1.3 Depth Estimation for Endoscopy

For the purpose of validating our hypotheses we focus on the task of depth estimation from monocular endoscopy images. Monocular depth estimation from endoscopy is a challenging problem and has a variety of clinical applications including topographical reconstruction of the lumen, image-guided surgery, endoscopy quality metrics, and enhanced polyp detection, as polyps can lie on convex surfaces and can be occluded by folds in the gastrointestinal tract Hazirbas et al. (2016); Zhu et al. (2010); Wang et al. (2015). Depth estimation is especially challenging because the tissue being imaged is often deformable, and endoscopes have a single camera with close light sources and a wide field of view. Current approaches either have limited accuracy due to restrictive assumptions Hong et al. (2014) or require modifying endoscope hardware which has significant regulatory and engineering barriers Parot et al. (2013); Durr, González, Lim and Traverso (2014). Data-driven approaches for depth estimation in endoscopy are additionally complicated because of the lack of clinical images with available ground truth data, since it is difficult to include a depth sensor on an endoscope Nadeem and Kaufman (2016). Moreover, networks trained on data from one patient fail to generalize to other patients since they start learning from patient-specific texture and color. Previous work has focused on generating synthetic data and adversarial domain adaptation to overcome these issues Mahmood and Durr (2017); Mahmood et al. (2017). In this paper, we will focus on using synthetic endoscopy data with ground truth depth for training and fine-tuning using photorealistic cinematically rendered data.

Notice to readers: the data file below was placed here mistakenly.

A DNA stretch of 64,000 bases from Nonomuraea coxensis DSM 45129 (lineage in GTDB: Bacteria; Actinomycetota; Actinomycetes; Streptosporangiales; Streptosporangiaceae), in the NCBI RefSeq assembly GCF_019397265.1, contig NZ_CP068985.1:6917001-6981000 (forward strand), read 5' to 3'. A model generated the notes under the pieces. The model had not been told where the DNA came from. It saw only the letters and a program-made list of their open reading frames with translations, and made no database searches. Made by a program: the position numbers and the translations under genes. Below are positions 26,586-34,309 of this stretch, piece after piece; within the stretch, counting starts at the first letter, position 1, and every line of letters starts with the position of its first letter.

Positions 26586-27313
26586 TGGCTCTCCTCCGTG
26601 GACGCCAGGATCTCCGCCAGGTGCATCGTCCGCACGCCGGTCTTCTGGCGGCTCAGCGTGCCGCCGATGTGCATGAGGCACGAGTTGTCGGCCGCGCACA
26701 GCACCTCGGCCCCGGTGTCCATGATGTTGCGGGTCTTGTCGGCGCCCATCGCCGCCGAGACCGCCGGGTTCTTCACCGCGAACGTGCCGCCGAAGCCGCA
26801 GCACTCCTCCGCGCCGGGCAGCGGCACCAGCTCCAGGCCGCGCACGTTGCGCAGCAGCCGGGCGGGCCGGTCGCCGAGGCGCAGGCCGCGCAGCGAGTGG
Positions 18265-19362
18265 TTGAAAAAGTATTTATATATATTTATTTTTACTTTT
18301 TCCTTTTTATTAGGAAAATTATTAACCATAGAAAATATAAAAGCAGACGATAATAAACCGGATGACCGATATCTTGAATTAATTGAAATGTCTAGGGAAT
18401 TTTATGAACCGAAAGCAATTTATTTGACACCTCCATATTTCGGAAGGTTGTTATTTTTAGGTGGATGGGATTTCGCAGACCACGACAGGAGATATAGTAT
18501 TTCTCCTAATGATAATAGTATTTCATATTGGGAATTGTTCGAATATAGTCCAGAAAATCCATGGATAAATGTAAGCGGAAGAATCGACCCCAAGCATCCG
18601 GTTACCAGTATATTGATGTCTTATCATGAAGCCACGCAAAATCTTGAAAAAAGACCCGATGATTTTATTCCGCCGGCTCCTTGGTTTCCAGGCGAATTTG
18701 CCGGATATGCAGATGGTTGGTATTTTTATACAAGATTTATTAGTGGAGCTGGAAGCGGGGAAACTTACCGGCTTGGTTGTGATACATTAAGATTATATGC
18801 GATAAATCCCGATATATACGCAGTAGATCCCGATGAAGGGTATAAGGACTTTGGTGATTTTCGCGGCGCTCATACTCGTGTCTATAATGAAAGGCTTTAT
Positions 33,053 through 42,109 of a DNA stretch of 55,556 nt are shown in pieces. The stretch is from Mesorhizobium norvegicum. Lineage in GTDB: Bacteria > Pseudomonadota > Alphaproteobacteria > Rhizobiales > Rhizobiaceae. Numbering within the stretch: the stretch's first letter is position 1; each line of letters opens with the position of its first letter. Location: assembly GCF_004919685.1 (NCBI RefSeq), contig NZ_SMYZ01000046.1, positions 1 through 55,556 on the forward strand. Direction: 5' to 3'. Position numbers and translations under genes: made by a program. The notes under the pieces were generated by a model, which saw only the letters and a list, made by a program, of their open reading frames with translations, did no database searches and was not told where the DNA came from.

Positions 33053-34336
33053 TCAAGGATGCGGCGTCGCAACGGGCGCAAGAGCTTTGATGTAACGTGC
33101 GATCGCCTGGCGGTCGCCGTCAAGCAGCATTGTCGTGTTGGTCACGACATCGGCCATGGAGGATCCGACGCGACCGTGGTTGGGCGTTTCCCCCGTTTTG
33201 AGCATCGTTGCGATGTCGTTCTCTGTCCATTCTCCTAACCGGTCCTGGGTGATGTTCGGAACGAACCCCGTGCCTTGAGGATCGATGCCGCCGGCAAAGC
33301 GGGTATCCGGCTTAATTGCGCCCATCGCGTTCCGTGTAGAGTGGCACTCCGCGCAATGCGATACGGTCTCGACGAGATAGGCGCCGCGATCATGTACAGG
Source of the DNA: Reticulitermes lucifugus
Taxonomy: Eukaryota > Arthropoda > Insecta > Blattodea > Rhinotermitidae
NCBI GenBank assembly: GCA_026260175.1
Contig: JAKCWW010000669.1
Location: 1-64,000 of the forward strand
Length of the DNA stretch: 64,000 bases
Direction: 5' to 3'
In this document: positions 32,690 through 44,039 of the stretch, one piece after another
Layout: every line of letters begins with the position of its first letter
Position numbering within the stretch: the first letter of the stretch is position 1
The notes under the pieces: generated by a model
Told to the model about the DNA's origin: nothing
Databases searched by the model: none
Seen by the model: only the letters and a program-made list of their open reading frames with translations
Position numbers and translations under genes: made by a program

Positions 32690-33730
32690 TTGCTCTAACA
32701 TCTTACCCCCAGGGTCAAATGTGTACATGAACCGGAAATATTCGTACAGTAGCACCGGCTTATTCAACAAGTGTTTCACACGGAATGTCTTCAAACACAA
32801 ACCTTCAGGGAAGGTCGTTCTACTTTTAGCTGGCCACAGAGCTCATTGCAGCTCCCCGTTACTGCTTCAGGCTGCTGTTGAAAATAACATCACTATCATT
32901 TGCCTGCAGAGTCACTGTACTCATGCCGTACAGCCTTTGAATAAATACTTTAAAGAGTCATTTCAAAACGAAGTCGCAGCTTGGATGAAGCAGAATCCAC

2 Methods

2.1 Endoscopy Depth Dataset Generation

We generated three different datasets of endoscopy images with ground truth depth for three different purposes: (a) a large dataset of synthetic endoscopy images for training, (b) a small dataset of cinematically rendered images for fine-tuning, and (c) a small dataset of real endoscopy images of a porcine colon for validation.